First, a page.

An unfortunate verdict was rendered for one dog owner just before the country celebrated the Fourth of July this year, when a Michigan court rendered a decision involving a pre-Independence Day party two years ago. The court's July 2, 2012 decision states that a Burton, Michigan, police officer is not at fault for shooting a pit bull when the animal reportedly charged and attempted to bite the officer.
On June 29, 2010, Police Officer Jeremy Driggett responded to the home of Billy Bateman after receiving a complaint about loud fireworks from one of Mr. Bateman's neighbors. Officer Driggett was accompanied by Paul Melrose, an aspiring law enforcement officer. The night in question was the only time either of the two men had ever been to Mr. Bateman's property.
According to the case file, Officer Driggett approached the house with Mr. Melrose following at a distance. The officer heard loud music, laughing, and talking coming from an open detached garage in the backyard. The door to the chain link fence surrounding the property was open. The officer shone his flashlight toward the garage and twice asked that the music be turned down and to speak with the homeowner, to which he received no response.
Suddenly, according to Officer Driggett and Mr. Melrose, Mr. Bateman's pit bull came charging out of the garage, growling and heading straight for him. The pit bull lunged for the officer and tried to bite him when the officer fired one shot, hitting the pit bull. Upon hearing the shot, Mr. Bateman emerged from the yard, angrily confronting Officer Driggett. The homeowner then gathered his gravely wounded dog and sped off. Though the pit bull received emergency medical care, he did not survive.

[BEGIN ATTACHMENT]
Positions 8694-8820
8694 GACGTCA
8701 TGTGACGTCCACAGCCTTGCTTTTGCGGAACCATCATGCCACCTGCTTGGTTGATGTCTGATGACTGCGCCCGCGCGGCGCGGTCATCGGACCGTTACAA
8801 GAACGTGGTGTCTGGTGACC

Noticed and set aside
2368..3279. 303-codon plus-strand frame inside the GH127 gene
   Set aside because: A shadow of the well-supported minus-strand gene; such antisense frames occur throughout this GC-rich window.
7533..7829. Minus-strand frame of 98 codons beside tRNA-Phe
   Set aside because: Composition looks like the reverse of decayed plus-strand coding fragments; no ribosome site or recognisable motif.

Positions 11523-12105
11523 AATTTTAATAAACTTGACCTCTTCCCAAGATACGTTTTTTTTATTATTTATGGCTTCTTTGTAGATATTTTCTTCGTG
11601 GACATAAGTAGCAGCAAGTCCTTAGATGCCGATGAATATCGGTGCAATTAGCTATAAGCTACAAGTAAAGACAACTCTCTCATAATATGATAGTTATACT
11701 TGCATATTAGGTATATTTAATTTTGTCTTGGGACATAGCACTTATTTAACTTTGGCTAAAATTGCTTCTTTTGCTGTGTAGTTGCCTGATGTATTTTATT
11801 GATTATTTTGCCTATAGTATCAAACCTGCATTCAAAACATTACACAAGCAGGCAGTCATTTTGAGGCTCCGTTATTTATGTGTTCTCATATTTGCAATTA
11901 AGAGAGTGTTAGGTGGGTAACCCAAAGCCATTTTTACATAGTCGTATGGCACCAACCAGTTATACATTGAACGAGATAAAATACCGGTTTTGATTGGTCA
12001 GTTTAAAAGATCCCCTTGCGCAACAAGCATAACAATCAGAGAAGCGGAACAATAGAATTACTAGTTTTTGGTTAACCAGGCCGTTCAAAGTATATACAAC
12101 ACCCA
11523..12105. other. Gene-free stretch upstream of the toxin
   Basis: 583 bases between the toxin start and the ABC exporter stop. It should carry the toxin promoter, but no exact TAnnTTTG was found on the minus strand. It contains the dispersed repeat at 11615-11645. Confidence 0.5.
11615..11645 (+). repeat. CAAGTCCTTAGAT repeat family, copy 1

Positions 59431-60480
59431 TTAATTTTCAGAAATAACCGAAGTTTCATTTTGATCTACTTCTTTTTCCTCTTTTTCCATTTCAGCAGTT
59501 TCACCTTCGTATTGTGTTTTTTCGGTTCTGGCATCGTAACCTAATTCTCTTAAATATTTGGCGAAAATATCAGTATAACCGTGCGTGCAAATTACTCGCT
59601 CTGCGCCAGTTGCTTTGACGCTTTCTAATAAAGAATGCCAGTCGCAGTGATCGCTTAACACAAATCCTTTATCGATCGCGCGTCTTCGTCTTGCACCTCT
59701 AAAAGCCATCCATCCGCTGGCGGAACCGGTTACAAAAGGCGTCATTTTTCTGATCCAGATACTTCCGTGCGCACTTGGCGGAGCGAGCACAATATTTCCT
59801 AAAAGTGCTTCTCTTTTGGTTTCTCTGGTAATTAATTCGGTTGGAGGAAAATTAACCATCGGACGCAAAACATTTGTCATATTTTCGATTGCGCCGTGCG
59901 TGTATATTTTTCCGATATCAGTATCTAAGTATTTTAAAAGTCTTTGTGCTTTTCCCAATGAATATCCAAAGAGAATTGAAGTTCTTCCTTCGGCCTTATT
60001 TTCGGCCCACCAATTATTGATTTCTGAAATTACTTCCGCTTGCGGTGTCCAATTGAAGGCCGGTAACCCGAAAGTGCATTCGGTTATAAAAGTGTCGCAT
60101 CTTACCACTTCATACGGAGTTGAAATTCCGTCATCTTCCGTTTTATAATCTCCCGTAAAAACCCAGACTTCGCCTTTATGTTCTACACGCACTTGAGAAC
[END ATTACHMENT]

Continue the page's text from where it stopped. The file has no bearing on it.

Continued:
Was the officer justified in shooting the pit bull? Though Mr. Bateman, his wife, and guests all testified that the pit bull was friendly, playful, and did not bite, none of them were witness to the critical moments in the case when the pit bull allegedly charged the officer. No one in the home could rebut Officer Driggett and Mr. Melrose's statements that the pit bull was about to bite.
For many pet owners, a pet is far from just property, but is an emotional companion. The court recognized this in considering Mr. Bateman's Fourth Amendment claims stating that the officer had no right to take his pit bull. However, the court found that the officer's conduct was reasonable under the circumstances, as the pit bull was about to injure the officer and Mr. Melrose according to their side of the story, and they had been the only ones to witness the pit bull coming through the gate. Therefore the court had to accept the two men's account as true.
One moral of the story? Keep close tabs on your pets, just like you would do with your children. This is for the safety of not only your pets, but for others as well. Also make sure that your pet is secured and does not have open access to visitors. You never know who might be walking up. This is particularly important in the middle of parties and other celebrations, when you get distracted, get caught up in the fun, and want to leave your cares behind.
What are your thoughts about this situation?